accounting, marketing and other departments of the
organization.
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Enterprise Resource Planning (ERP) Systems


WHAT IS AN ERP SYSTEM?
Enterprise Resource Planning Systems are the first generation
of enterprise systems meant to integrate data and support all
the major functions of organizations.
ERP systems integrate various functional aspects of the
organization as well as systems within the organization of its
partners and suppliers.
The goal of an ERP system is to make the information flow
dynamic and immediate, therefore, increasing its usefulness
and value.
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Integrated Systems - ERP

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Enterprise Resource Planning (ERP) Systems


(Contd)
Another goal of ERP is to integrate departments and functions
across an organization into a single infrastructure that serves
the needs of each department.
ERP systems replace an assortment of systems that typically
existed in organizations. (Accounting, HR, Materials Planning,
Transaction Processing, etc.).
ERP solves the critical problem of integrating information from
different sources and makes it available in real-time.
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Evolution of ERP
Timeline

System

Platform

1960s

Inventory Management &


Control

Mainframe legacy systems using third generation


software-(Cobol, Fortran)

1970s

Materials Requirements
Planning (MRP)

Mainframe legacy systems using third generation


software-(Cobol, Fortran)

1980s

Materials Requirements
Planning (MRP-II)

Mainframe legacy systems using fourth generation


database software and manufacturing applications.

1990s

Enterprise Resource
Planning

Mainframe client-server systems using fourth


generation database software and package
software.

2000s

Extended ERP or ERP-II

Client-server systems using Web platform, open


source with integration to fifth generation
applications like SCM, CRM, SFA.
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Business Processes and ERP


A crucial role of ERP in business is to better position the
organization to change its business processes.
ERP software have hundreds of business processes built
into the logic of the system which may or may not agree
with current processes of an organization.
When implementing an ERP system, organizations have
two choices:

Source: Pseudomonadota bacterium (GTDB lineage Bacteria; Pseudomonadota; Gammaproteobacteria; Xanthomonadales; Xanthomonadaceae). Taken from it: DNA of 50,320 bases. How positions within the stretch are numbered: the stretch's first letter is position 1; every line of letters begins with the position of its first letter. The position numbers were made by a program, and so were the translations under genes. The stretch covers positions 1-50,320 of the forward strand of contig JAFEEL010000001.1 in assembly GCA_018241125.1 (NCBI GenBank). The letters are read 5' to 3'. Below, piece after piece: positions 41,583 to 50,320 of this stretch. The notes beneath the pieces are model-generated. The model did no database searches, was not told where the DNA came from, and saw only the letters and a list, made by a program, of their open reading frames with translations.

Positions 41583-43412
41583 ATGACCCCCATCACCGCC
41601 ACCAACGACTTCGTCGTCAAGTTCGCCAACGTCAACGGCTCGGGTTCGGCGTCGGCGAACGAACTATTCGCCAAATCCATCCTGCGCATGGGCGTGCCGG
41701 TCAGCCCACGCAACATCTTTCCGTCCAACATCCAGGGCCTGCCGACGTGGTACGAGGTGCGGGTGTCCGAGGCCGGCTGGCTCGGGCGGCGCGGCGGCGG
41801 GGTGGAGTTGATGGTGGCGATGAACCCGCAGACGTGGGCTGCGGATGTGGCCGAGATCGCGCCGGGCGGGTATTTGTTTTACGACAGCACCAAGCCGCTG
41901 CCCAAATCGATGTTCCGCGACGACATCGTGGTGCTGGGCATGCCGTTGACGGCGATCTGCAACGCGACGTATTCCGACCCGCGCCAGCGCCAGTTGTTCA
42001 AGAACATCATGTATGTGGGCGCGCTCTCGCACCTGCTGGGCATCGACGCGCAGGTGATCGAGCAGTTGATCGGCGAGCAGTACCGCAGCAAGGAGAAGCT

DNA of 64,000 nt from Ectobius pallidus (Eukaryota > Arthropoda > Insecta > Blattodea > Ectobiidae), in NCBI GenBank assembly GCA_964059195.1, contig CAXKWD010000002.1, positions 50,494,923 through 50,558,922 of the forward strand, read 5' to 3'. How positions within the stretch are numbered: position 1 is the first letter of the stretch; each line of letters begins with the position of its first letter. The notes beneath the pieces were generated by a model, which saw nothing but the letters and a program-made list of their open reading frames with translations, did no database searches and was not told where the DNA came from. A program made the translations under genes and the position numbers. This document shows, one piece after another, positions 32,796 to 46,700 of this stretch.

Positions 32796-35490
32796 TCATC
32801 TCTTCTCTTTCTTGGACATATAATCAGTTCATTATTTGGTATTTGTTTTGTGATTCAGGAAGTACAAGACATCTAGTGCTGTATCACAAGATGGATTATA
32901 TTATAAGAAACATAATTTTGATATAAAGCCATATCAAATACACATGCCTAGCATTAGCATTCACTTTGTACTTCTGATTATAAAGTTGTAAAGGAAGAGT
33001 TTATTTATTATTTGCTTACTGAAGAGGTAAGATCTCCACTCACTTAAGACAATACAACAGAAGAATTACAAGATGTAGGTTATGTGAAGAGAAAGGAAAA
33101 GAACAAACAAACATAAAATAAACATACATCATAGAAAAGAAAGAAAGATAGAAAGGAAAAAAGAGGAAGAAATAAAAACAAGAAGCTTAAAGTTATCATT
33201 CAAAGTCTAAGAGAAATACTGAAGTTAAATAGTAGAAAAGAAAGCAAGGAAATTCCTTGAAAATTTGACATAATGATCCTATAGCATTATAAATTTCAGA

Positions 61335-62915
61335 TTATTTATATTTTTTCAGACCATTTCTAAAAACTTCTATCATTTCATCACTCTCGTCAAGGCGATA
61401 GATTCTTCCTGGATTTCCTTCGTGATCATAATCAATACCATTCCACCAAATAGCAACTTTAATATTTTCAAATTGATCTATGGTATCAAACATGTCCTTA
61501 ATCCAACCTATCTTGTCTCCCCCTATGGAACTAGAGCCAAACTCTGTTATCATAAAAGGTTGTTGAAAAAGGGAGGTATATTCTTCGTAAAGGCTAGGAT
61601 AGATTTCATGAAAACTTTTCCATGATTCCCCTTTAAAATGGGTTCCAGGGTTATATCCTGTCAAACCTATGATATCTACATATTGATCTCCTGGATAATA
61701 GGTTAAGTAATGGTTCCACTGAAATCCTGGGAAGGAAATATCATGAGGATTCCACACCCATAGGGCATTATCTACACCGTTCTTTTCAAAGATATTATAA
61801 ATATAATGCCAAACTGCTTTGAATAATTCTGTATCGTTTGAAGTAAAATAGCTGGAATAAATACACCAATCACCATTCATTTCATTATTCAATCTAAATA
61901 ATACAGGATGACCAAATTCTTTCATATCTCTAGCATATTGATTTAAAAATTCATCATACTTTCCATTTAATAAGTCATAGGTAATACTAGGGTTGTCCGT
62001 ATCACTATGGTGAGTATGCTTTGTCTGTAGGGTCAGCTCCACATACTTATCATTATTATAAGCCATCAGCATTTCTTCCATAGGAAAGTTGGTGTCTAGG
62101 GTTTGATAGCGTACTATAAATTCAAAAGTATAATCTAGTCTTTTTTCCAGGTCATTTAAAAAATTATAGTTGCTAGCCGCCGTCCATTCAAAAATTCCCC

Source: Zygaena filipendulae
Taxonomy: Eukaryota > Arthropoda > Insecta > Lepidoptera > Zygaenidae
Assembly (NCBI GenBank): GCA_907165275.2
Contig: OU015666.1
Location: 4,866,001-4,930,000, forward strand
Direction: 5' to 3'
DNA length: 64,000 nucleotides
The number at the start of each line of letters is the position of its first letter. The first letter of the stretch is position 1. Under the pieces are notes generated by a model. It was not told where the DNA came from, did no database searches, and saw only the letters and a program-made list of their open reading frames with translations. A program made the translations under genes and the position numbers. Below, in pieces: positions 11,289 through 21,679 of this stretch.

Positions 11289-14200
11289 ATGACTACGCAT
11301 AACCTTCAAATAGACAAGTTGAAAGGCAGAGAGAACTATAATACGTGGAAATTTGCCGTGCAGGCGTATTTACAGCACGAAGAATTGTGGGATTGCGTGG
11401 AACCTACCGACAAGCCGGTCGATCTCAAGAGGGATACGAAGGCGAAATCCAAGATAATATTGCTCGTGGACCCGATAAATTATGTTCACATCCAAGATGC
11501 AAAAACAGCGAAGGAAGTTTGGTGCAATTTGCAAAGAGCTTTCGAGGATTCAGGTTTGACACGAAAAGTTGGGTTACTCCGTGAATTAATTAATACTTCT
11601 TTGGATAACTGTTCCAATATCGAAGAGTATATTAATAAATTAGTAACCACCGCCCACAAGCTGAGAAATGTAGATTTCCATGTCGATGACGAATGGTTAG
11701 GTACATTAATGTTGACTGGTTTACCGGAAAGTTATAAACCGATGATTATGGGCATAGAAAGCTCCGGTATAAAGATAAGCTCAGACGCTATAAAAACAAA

Change business processes to match the software
functionality.
Modify the ERP software to match the business
processes.
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ERP Systems Components


An ERP system consists of:
Hardware

Servers and peripherals

Software Process

Operating systems and database

Information

Organizational data from internal and


external sources

Process

Business processes, procedures, and


policies

People

End users and IT staff

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ERP Components

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ERP Components Integration

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ERP Architecture
The architecture of an ERP system influences the cost,
maintenance, and the use of the system.
A flexible architecture is best it allows for scalability as
needs change and grow.
A systems architecture is a blueprint of the actual ERP
system and helps the implementation team build the ERP
system.
If purchased, ERP architecture is often driven by the vendor
but other IT architectures are driven by organizational
strategy and business processes.
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Example of Architecture of ERP at Large University

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Logical Architecture of an ERP System

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Tiered Architecture Example of ERP System

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E-Business and ERP


E-Business

ERP

Focuses on linking a business with its


external partners and stakeholders

Focuses on integrating the internal


functional silos of the organization into
an enterprise application

Disruptive technologyTotally